Hurricanes Irma and Harvey Reveal 'Massive National Security Risks,' Warns Former Defense Department Official


Sherri Goodman, a former senior U.S. Defense Department official, has issued a stern warning that extreme weather events like Hurricanes Harvey and Irma pose a "massive national security risk." Writing in a CNBC op-ed Tuesday, Goodman, one of the highest-ranking women ever to serve in the Defense Department, urged the government to start integrating the potential impacts climate change into infrastructure planning.

"The widespread destruction in Houston shows that the changing climate is a direct threat to our citizens' security right here at home," she writes. She explained that the federal government is currently unprepared to deal with the climate threat:

We plan and exercise for a nuclear attack by North Korea. We prepare for the next phase of Russian and Chinese aggression. We prepare for deliberate terrorist attacks on the homeland. But we are not yet clear-eyed about the threat of extreme weather in the era of climate change. ... As we are tragically learning from Hurricane Harvey (and should have already learned from Superstorm Sandy and Katrina), extreme weather poses a massive national security risk not just overseas, but also here at home.

Goodman served as Deputy Undersecretary of Defense for Environmental Security under Bill Clinton, from 1993 to 2001. As the Pentagon’s chief officer responsible for environmental, safety and occupational health, she was afforded a unique view on the potential impact of climate change and extreme weather on national security.

She argues that "while defense strategy documents recognize climate change as a threat multiplier, plans for military construction and infrastructure do not yet fully account for increased flood and storm risk."

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Texas National Guard soldiers were deployed to Houston to help victims of Hurricane Harvey. (credit: Lt. Zachary West , 100th MPAD)

Goodman also castigated climate-deniers-in-office, whose decidedly unscientific views have put the public at risk: "Too many elected officials still deny that warming ocean and atmospheric temperatures are changing the strength and severity of storms. As a nation we have not even begun to adequately prepare for storms like Hurricane Harvey and Irma, and that leaves our citizens vulnerable."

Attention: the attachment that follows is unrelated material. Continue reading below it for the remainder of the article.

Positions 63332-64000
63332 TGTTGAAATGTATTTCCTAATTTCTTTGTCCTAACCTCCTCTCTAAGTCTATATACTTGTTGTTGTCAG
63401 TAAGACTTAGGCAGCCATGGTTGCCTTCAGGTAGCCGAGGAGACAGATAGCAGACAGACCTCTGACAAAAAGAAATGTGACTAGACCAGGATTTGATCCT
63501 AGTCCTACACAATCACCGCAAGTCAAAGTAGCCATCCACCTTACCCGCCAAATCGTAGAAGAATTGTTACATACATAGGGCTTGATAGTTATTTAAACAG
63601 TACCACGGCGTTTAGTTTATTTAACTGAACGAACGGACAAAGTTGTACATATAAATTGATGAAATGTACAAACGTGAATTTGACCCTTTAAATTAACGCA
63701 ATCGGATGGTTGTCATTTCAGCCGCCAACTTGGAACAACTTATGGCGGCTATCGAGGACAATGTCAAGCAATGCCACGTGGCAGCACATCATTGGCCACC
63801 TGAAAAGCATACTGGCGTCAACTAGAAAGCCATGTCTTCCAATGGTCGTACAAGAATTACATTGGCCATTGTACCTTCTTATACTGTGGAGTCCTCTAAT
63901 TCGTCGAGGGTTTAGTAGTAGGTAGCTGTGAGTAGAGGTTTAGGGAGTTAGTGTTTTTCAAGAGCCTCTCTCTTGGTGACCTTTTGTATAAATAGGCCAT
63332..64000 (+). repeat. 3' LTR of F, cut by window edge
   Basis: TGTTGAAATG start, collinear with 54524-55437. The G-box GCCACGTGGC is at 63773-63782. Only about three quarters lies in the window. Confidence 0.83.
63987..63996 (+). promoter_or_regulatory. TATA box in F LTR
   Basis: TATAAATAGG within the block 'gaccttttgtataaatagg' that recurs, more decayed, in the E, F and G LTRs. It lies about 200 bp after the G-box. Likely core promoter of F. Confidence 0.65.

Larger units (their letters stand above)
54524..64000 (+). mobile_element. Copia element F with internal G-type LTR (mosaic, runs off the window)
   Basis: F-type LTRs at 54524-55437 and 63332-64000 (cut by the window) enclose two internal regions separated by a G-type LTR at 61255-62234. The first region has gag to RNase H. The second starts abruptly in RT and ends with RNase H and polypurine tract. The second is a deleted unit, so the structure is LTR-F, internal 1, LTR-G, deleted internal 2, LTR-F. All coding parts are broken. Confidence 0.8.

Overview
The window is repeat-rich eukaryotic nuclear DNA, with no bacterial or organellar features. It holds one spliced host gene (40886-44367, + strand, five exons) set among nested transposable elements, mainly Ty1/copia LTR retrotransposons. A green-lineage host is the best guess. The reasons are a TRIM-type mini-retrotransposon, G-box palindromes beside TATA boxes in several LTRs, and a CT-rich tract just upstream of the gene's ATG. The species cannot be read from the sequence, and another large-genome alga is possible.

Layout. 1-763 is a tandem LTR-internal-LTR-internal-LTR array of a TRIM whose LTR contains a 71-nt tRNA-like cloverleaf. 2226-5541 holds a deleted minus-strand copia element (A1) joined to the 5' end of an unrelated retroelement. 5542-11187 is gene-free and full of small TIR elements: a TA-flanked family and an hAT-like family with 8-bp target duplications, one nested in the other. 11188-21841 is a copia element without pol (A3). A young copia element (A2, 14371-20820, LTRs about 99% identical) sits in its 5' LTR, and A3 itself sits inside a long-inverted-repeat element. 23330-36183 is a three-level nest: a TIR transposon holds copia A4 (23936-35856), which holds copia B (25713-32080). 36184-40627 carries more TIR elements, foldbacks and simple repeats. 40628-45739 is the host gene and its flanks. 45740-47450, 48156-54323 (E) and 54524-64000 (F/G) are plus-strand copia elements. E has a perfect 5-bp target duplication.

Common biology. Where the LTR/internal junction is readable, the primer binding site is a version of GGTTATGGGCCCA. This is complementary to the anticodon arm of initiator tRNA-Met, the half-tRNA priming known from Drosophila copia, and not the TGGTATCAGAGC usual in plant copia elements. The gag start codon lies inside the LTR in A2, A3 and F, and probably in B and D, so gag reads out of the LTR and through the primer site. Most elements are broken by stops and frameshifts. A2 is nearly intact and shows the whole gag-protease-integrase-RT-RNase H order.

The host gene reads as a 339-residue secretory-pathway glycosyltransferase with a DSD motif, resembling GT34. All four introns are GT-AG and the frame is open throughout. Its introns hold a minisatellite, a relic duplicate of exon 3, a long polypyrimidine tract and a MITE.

While there is a lack of governmental preparedness to handle climate change-related extreme weather events, overdevelopment is another fundamental problem: This was tragically revealed in the aftermath of Hurricane Harvey.

"The region’s flat landscape and relative lack of regulatory hurdles—Houston is the largest U.S. city without zoning laws—allowed development to continue more or less unchecked," writes Mary Mazzoni on AlterNet. She noted research from Texas A&M University showing that "the White Oak Bayou watershed, which includes much of northwest Houston, lost more than 70 percent of its wetlands between 1992 and 2010."

By paving over so much of its wetlands, which act like massive sponges that can absorb tremendous amounts of flood water, Houston set itself up for disaster.

"The widespread destruction in Houston shows that the changing climate is a direct threat to our citizens' security right here at home," writes Goodman. "It's clear that we need to think bigger and act now."

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U.S. Army soldiers and U.S. Navy sailors load bottled water in Beaumont, Texas for delivery to victims of Hurricane Harvey. (credit: Tech. Sgt. Larry E. Reid Jr./U.S. Air Force)

While Goodman's warning comes at a time when the nation is gripped by the devastation of Hurricane Harvey and the current progress of Hurricane Irma, her idea is not new. In fact, she echoes the sentiment behind a 2015 White House report, in which President Obama made a powerful case that climate change has far-reaching national security implications.

Shortly after the report was released, Obama delivered the commencement address at the United States Coast Guard Academy in New London, Connecticut. "I know there are still some folks back in Washington who refuse to admit that climate change is real," he told graduating cadets. "Denying it, or refusing to deal with it endangers our national security. It undermines the readiness of our forces."

There are signs that the government is waking up to the connection between climate change and national security. "Earlier this summer," Goodman points out, "a bipartisan vote in the House of Representatives defended a provision identifying climate change as a "direct threat to the national security of the United States."

It's a start.

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